“Landays for the children of Ayotzinapa” by Luisa Isabella Villa Meriño, translated from the Spanish (Colombia) by Kim Jensen

Ganglia collaged onto landscape of bodies, faces and records
Street Ganglia, C. R. Resetarits

“Grandmother earth, I brought you this; keep it safe for me.”
(Chatinos de Yaitepec, Oaxaca)  

Because I did not find your body
I will lay my flowers where I planted your navel. 
 I offer you our placenta
“o grandmother earth.” They have robbed us of our dreams!
They uprooted the tree from the soil.
I can feel the weeping of the lifeless placenta.
My children once went fishing for birds.
Who imprisoned their visions in padlocks and in chains?

The farm is abandoned and alone.
When my child was born, offerings of bread rained down.
I carried him upon my shoulders.
I swear to you: he was neither the bird nor the wind.
Forty-three desperate women search
They’re combing the empty ditches and gutters for shells. 

 Thousands of lamenting women croon
 “Sleep, my love, and dream— to escape the razor-edged claws.”

My body is covered in bruises,
The carnivorous mammals have devoured my son. 

My body will always wear the scar,
my poem will watch over those who have disappeared.

These so-called scarecrows, counterfeit fakes
They have dismembered the songs and the cadence of birds.

Landays a los hijos de Ayotzinapa

“Abuela tierra, te traje esto; guárdamelo con cuidado”
(Chatinos de Yaitepec, Oaxaca) 

Como no encontré tu cuerpo, 
llevaré flores donde sembré tu ombligo. 
 Te ofrezco nuestra placenta 
“abuela tierra” ¡Se han llevado los sueños!   
 Sacaron la raíz del árbol 
 siento llorar la placenta entumecida. 
Mis hijos pescaban pájaros,  
¿Quiénes colocaron candados en sus sueños? 

La granja está desolada. 
Cuando nació, llovieron las ofrendas de pan. 

Lo llevaba en mi espalda,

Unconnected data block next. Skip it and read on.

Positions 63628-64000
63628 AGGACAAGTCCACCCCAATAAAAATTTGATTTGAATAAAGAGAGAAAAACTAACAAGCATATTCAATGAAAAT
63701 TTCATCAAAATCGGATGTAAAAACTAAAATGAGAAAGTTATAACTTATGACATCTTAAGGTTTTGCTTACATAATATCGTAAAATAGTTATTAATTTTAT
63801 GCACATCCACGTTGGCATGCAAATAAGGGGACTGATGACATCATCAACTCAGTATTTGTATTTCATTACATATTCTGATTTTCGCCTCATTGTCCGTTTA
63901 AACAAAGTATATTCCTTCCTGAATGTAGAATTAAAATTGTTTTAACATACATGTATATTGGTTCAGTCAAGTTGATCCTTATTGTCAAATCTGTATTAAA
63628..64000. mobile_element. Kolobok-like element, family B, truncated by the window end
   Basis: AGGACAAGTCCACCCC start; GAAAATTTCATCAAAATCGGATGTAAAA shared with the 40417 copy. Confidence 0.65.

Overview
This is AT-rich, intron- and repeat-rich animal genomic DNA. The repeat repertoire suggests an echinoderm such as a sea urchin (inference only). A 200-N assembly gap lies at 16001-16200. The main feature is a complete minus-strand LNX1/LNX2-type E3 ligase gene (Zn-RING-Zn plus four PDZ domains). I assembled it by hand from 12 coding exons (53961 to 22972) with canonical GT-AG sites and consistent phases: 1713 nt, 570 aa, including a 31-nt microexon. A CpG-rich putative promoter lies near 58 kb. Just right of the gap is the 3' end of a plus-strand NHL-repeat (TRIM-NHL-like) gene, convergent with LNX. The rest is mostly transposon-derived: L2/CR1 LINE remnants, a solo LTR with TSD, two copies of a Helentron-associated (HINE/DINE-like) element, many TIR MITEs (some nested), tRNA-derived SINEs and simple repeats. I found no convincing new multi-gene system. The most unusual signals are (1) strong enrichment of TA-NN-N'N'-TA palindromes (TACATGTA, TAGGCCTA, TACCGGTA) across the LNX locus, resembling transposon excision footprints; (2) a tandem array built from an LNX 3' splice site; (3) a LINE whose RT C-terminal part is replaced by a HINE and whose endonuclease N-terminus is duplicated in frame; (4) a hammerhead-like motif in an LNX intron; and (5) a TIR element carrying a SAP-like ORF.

juro que no fue el pájaro ni el viento.

Son cuarenta y tres mujeres,
Buscan caracolas en las zanjas vacías.

Miles de lloronas arrullan:
“Duerme amor, sueña, escapa de las uñas.”

Tengo el cuerpo magullado,
Los mamíferos se comieron a mi hijo.

Mi cuerpo lleva la cicatriz,
mi poema guarda al desaparecido.

Supuestos espantapájaros,
Deshicieron la cadencia de los pájaros.


Luisa Villa Meriño is a multidisciplinary Afro-Caribbean poet, visual artist, and storyteller whose work explores the collective memory and culture of Afro-descendants of the Caribbean region of Colombia. She was born in El Copey (Cesar) and grew up in Barranquilla where she studied visual art at the Escuela Distrital de Artes. A graduate of the Universidad Pedagógica Nacional, she has been invited to present her work in Mexico, Cuba, El Salvador, and Italy. In 2015 she was the recipient of the Colombia-Mexico Artistic Residency (FONCA) for her the creative project “The Reunion of the daughters of Coatlicue and the daughters of Yemayá.”  Her first poetry collection God was Better When He was a Tiger was published in 2020 by Baraja Gráfica Editores (Colombia) and Editorial Morgana (Mexico).

Kim Jensen is a writer, poet, and educator, whose books include a novel, The Woman I Left Behind, and two poetry collections, Bread Alone and The Only Thing that Matters. Active in transnational peace and justice movements for decades, Kim’s work has been featured in Electronic Intifada, Mondoweiss, Extraordinary Rendition: Writers Speak Out on Palestine, Gaza Unsilenced, Bomb Magazine, Sukoon, and Mizna, among others. In 2001, she won the Raymond Carver Award for short fiction. She teaches writing at the Community College of Baltimore County, where she founded the Community Book Connection, an interdisciplinary literacy initiative that demonstrates the vital connection between classroom learning and social justice issues in the broader community.

C. R. Resetarits is a writer and collagist. Her collage art has appeared on book covers and on the covers and in the pages of dozens of magazines.

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